I didn’t bother trying to buy people sodas. The money I earned over the summers went to books, and I wasn’t directing anything. Instead, I was trying to figure out how to wear a blazer. The last year of the century was not a good time for women’s blazers. My mother bought me two enormous ones from Eddie Bauer. They had shoulder pads and hit mid-thigh; underneath, I wore several sweaters to keep warm while rushing between the buildings on campus.

Perhaps to Hill’s credit, the newly co-ed school did not know how to dress young women, either. The thirty or so of us were expected to dress like boys, minus ties, unless we wore skirts, in which case we had to wear pantyhose. Mine were constantly getting caught on the old wooden chairs in the dining hall. My face didn’t look so great because I stayed up all night studying. During the day, the only way to reach my old friends was to call the pay phone at the public school, which generally didn’t work. The phone I used at Hill was in the Map Room, the social equivalent of steerage. I don’t remember having many new friends, but there are a few interactions I can’t forget.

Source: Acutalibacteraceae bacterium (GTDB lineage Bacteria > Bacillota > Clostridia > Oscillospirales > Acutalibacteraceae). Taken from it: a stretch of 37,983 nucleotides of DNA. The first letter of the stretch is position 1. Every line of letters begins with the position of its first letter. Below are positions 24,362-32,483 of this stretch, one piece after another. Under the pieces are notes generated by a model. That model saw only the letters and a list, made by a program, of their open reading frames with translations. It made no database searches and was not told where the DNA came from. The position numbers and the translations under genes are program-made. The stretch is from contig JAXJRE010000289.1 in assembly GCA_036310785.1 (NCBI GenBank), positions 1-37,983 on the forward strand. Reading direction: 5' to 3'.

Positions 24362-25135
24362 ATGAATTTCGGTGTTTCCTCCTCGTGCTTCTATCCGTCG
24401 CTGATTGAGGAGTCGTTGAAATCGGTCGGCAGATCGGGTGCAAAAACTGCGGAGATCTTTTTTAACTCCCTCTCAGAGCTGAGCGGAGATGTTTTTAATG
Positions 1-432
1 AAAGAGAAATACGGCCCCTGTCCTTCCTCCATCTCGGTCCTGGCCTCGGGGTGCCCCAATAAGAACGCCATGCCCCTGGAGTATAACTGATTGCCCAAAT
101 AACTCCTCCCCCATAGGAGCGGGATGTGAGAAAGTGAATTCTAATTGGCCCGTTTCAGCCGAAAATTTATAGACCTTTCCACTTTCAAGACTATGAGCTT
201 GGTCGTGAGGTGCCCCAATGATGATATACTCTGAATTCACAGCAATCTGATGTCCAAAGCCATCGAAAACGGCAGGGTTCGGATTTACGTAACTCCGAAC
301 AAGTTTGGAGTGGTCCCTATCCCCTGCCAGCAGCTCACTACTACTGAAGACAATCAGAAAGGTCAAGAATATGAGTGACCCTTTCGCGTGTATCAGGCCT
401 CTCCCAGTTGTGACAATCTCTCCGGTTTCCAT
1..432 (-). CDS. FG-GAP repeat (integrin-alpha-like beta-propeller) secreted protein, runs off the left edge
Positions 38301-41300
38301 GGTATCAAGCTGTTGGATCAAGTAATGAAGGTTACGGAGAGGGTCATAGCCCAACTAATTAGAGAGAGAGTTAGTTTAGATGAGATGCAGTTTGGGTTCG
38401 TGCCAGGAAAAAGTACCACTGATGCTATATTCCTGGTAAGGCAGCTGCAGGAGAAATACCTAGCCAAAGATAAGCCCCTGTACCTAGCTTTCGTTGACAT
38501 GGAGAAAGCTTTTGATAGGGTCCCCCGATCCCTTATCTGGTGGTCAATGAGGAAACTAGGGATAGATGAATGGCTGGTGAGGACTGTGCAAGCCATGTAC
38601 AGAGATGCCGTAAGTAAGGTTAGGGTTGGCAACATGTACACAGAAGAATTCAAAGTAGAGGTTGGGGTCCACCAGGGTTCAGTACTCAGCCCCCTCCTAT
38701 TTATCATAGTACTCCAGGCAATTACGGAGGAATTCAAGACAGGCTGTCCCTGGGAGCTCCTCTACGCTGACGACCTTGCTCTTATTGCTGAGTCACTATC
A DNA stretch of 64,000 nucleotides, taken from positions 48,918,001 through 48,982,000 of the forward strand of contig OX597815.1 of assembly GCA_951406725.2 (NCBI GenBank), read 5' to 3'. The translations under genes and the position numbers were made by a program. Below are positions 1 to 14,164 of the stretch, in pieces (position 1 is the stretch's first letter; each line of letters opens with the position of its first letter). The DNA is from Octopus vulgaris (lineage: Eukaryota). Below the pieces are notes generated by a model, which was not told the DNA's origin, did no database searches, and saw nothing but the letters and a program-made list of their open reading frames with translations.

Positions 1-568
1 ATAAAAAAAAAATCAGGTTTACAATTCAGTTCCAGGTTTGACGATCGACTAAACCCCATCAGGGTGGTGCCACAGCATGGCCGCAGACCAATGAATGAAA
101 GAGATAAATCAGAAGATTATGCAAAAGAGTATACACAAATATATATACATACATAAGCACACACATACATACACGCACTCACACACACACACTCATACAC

“Why are you always doing work?” asked the most popular boy in my class, whose family came to America on the Mayflower. The blood still rushes to my face. Did I smile, apologize, or both?

“You’re the smartest girl I know,” said the Spaniard who didn’t want to be my boyfriend. It was gentle compared to his signature phrase, Do me a favor and die, OK? Thanksssss. Somehow, I’d been able to coerce him into even talking to me. To be his friend, I’d have to be a boy, a category I’d obviously failed. Beneath those enormous blazers and sweaters and torn stockings, I had no idea how to be a girl. My father was an alumnus, I was on scholarship, and I was a fraud.